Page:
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Classic Museums in Florence
Written by Arjunan on May 22, 2020 Share on

Classic Museums in Florence, Italy

Florence, at the heart of the Italian Renaissance, might seem like an open-air museum to most tourists. The piazzas and buildings themselves are a witness of the golden era of architecture and of past centuries. Florence’s cathedral, churches and many grandeur palaces were designed, planned, constructed and decorated by many of the most prestigious artists of the period, from Brunelleschi to Michelangelo, and can be watched freely from the outside. But in order to see another side of Florence, the side that contains most of its riches and unsung treasures, you need to go indoors and pay a visit Classic Museums in Florence to at least one or two museums while you are there. There you will find the paintings, sculptures and frescoes envisaged and generated by the greatest minds of all time.

Bargello Museum - A Classic Museum in Florence
Image Credits: Google Images

Top 5 Classic Museums in Florence

Bargello Museum – A Classic Museum in Florence

Museo Nazionale del Bargello, which was opened in 1865, making it Italy’s first national museum—houses the city’s most important collection of Renaissance sculpture. A former barracks and prison, converted into police headquarters, the building alone is impressive, never mind the masterpieces by Michelangelo, Verrocchio and Donatello. The museum also the abode of bronzes, ceramics, waxes, enamels, medals, ivories, tapestries, seals, and textiles, some from the Medici cluster and others from convents or private collectors. Don’t miss David, by Donatello.

Museo dell’ Opera Del Duomo - A Classic Museum in Florence
Image Credits: Wikipedia

Museo dell’ Opera Del Duomo – A Classic Museum in Florence

The Opera del Duomo, also known as the “OPA”, is the Cathedral Workshop which was initiated by the Republic of Florence in 1296 to oversee the building of the contemporary Cathedral and its bell tower. In 1436, the Cathedral was finally completed with the completion of Brunelleschi’s dome and its consecration. Since then, the chief task of the Opera del Duomo has been to preserve these time immemorial monuments – counting the Baptistery of San Giovanni.

In 1891, the Museum was set up to house the masterpiece works of art which, through the course of the centuries, had been displaced from the Duomo and the Baptistery. The museum serves as a harbourage from pollution for many of the outside sculptures of the cathedral. The current restructuring of the museum was organized so that the visitors could live the past and the present of the cathedral scouting how it has changed over the years.

La Specola - A Classic Museum in Florence
Image Credits: Wikipedia

La Specola – A Classic Museum in Florence

The Museum of Zoology and Natural History, widely known by the name of La Specola, is an extensive natural history museum in Florence, central Italy, standing tall next to the Pitti Palace. The museum has deep ties with history; fragments of the collection can be traced back to the Medici Family. It is known for its agglomeration of wax anatomical models from the 18th century. It is the age-old scientific Museum of Europe. Today the museum holds within its banners 34 rooms which contain not only zoological subjects, but also a collection of anatomical waxes. Parts of the museum are adorned with frescoes and pietra dura, inlay technique of using cut and fitted, highly polished coloured stones to create images, representing some of the principal Italian scientific accomplishments from the Renaissance to the late 18th century.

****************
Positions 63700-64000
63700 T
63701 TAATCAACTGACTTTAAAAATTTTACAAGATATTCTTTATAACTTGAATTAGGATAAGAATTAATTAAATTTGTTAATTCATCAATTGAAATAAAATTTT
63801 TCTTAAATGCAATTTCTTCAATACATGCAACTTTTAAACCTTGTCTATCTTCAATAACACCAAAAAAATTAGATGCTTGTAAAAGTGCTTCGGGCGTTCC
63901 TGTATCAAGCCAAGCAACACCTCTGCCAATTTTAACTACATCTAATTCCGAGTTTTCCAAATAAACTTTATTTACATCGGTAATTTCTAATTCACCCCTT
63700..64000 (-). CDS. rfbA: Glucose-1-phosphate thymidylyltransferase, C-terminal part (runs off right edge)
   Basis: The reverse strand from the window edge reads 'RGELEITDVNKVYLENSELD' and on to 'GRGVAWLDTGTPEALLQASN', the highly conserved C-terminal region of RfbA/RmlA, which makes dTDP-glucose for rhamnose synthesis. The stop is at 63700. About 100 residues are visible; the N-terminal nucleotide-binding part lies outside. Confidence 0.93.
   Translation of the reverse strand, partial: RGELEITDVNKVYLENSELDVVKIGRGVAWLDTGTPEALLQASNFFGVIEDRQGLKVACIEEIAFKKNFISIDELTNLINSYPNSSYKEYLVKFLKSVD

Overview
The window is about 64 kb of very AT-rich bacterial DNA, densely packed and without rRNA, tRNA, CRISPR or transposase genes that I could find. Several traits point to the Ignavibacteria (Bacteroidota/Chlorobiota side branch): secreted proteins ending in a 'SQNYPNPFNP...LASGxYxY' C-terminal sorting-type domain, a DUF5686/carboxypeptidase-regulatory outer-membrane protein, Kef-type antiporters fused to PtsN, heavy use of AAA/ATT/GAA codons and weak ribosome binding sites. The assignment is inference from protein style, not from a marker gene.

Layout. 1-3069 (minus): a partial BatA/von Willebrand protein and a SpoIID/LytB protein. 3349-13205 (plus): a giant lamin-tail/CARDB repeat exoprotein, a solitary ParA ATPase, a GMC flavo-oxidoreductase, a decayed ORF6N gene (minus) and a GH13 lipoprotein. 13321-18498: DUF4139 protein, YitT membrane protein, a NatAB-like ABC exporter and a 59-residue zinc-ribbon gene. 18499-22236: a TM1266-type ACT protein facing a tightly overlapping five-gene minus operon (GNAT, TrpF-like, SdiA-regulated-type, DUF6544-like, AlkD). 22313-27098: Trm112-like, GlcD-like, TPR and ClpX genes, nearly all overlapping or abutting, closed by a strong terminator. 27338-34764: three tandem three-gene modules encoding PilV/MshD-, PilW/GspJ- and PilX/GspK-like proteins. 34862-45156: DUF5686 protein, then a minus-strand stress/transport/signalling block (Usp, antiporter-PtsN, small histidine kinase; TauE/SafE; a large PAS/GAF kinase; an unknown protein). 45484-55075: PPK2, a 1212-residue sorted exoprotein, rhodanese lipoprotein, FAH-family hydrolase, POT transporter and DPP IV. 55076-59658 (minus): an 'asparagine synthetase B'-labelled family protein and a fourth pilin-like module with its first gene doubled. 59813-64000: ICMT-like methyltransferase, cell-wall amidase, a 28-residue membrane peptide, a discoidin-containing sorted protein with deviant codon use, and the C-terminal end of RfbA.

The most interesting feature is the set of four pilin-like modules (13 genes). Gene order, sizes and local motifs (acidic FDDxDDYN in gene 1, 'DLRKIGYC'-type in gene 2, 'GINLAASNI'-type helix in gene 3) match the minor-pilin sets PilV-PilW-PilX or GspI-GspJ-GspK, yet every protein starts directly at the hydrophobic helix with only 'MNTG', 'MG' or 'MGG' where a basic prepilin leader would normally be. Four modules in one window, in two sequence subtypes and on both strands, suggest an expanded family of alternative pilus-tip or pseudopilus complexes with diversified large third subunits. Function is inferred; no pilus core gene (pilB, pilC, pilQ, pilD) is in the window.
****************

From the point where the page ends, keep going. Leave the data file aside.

Palazzo Vecchio - A Classic Museum in Florence
Image Credits: Wikimedia Commons

Palazzo Vecchio

Once upon a time renowned as the seat of government in Florence, Palazzo Vecchio is at present an art museum, though the experience is more about the building’s layout, design and the past. The quadrangle has a series of stuccoes and frescoes. On the first floor is Salone del Cinquecento (the Hall of the Five Hundred), the largest and the most artistically important room in the whole museum, originally accessorized by Michelangelo and Leonardo. The second floor once upon a time housed the private rooms of the Medici court; today, it’s where you’ll find the Donatello’s Judith and the 311-foot Tower of Palazzo Vecchio was, like the rest of the building, designed, planned and supervised by Arnolfo di Cambio, who also built the Duomo. This is a classic museum in Florence.

Museo Salvatore Ferragamo - A Classic Museum in Florence
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Museo Salvatore Ferragamo

The Salvatore Ferragamo Museum holds in itself the legendary shoemaker’s move to the United States and his love of Hollywood. Ferragamo worked with film directors D.W. Griffith and Cecil B. DeMille to artists like Mary Pickford, Pola Negri, and Charlie Chaplin. There are two walls dedicated to iconic Italian artists in Hollywood—not only those who worked with Ferragamo, but also folks who energized him—as well as the famous American productions (like Ben Hur) that were shot in Italy during that period. This is also another one of the classic museums in Florence.

When it comes down to an art, there are a few must-sees: Michelangelo’s David and the Uffizi, but what most tourists don’t realize is how many of the finest museums in Florence, and the best regional art offerings, lie beyond popular alternatives, Pickyourtrail will help you find, customize your Europe Package or Italy Package in specific as per your likes and wishes, and enjoy the best places on the chart.

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